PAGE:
“[D]o willingly what depends on you, to the best of your ability and knowledge” (IC 3,7,1) | “I solemnly declare to you this day that I am not responsible for the blood of any of you, for I did not shrink from proclaiming to you the entire plan of God.” (Acts 20:26-27)

|The Imitation of Christ by Thomas à Kempis, Book III Chapter VII: ”How Grace Should Be Hidden Under the Guardianship of Humility” (third entry)

Kempis has Christ telling us that we have a duty, even when feeling arid or anxious and not receiving consolations, to live the Christian message. The Lord doesn’t need us, absolutely speaking, but He has ordained that His message of Good News be carried to the ends of the earth by those who declare faith in Him (see Mk 16:15).

|Today’s Gospel Reading: Acts 20:17-27

Acts tells us of the incessant journeying of Paul as he endeavors with passion and urgency to evangelize as many regions as possible in the time on earth that God had given him. Now he wishes a final farewell before returning to Jerusalem where he knows not what he will find awaiting him. He has been informed by the Holy Spirit that “imprisonment and hardships await” him and he seems certain that he will never again see the Miletans and Ephesians that he is addressing. He leaves with a clear conscience, not holding back, but preaching the whole truth, whatever the consequences. He closes with the words above.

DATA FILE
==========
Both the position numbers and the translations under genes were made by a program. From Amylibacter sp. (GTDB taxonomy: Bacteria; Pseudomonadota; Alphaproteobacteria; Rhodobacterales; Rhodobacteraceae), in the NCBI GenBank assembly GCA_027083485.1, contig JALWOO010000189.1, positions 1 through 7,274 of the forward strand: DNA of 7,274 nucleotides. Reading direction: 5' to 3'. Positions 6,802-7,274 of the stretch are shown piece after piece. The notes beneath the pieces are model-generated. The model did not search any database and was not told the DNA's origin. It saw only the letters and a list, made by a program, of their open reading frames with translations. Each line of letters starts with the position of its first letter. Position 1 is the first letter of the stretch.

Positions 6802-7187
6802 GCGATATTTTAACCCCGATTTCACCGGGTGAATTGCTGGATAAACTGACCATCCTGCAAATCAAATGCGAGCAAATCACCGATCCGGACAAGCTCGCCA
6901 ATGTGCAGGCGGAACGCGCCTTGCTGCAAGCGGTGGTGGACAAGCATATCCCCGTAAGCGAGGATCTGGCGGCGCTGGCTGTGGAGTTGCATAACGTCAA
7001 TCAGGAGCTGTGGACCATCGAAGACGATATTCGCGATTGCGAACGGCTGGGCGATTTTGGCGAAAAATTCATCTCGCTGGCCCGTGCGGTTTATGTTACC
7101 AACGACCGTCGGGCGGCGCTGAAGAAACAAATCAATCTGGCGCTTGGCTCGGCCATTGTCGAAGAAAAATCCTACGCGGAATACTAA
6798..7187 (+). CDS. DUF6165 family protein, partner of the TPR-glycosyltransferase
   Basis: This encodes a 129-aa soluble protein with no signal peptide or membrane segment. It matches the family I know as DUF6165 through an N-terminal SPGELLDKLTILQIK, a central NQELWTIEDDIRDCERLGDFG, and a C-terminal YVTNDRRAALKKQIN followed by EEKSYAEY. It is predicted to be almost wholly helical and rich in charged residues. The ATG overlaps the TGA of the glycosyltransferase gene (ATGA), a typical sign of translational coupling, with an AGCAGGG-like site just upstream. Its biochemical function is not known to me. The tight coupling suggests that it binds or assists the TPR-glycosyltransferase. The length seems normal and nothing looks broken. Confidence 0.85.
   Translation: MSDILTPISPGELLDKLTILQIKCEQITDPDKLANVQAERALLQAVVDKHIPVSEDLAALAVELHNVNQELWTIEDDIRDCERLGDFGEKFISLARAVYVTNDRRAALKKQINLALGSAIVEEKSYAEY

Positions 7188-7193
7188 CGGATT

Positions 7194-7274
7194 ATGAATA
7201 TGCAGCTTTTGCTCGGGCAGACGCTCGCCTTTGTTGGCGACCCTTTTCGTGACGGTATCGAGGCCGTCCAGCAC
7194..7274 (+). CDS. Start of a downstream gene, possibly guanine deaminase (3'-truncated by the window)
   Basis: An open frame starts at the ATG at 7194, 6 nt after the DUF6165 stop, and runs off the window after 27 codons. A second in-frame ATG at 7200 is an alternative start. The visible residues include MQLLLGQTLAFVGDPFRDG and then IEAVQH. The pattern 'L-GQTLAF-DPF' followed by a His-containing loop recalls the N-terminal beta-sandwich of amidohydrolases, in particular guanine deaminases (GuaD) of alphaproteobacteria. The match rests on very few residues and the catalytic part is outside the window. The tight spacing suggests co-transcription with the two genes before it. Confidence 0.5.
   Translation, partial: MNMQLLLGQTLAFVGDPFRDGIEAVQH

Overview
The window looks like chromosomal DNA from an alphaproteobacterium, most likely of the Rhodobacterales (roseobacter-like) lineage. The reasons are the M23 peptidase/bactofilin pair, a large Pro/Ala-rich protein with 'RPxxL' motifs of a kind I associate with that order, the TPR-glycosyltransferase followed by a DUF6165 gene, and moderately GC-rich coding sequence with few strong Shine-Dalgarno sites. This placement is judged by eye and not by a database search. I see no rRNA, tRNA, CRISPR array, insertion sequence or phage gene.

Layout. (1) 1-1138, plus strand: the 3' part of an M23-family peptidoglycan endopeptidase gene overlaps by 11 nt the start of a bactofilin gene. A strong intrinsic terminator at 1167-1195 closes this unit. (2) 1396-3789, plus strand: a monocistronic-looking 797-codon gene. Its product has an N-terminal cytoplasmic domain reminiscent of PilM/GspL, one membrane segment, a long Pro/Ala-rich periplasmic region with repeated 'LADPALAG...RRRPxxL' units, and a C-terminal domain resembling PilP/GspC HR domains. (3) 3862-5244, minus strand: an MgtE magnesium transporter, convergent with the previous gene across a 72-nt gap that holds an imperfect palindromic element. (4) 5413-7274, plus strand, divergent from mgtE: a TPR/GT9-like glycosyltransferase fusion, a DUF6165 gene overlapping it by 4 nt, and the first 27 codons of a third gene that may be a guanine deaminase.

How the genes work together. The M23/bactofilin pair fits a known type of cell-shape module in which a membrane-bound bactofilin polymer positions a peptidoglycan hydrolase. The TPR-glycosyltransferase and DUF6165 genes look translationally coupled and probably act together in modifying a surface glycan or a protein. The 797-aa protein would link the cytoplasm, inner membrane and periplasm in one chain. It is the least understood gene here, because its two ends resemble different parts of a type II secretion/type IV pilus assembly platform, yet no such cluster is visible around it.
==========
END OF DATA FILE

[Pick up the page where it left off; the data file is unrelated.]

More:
|Reflection

It is not at all hard to imagine the difficulties Paul encountered (which he was not reluctant to express explicitly) and frustrations experienced (that he no doubt felt interiorly) in his ministry. Yet, I don’t recall an instance when these challenges ever deterred him from pressing forward, maybe with even more conviction. We need to be more like Paul. No matter what life throws at us because of our faith, we keep up the fight “do[ing] willingly what depends on [us]” so that we can in good conscience say that we are “not responsible for the blood of any of” those whom we have encountered who looked to us for Christian example by a living out, in word and in deed, of the fullness of truth.

Paul Leaves Miletus (c. 1857-60) in the Basilica of St. Paul Outside the Walls (click the picture for its provenance and other paintings like it)

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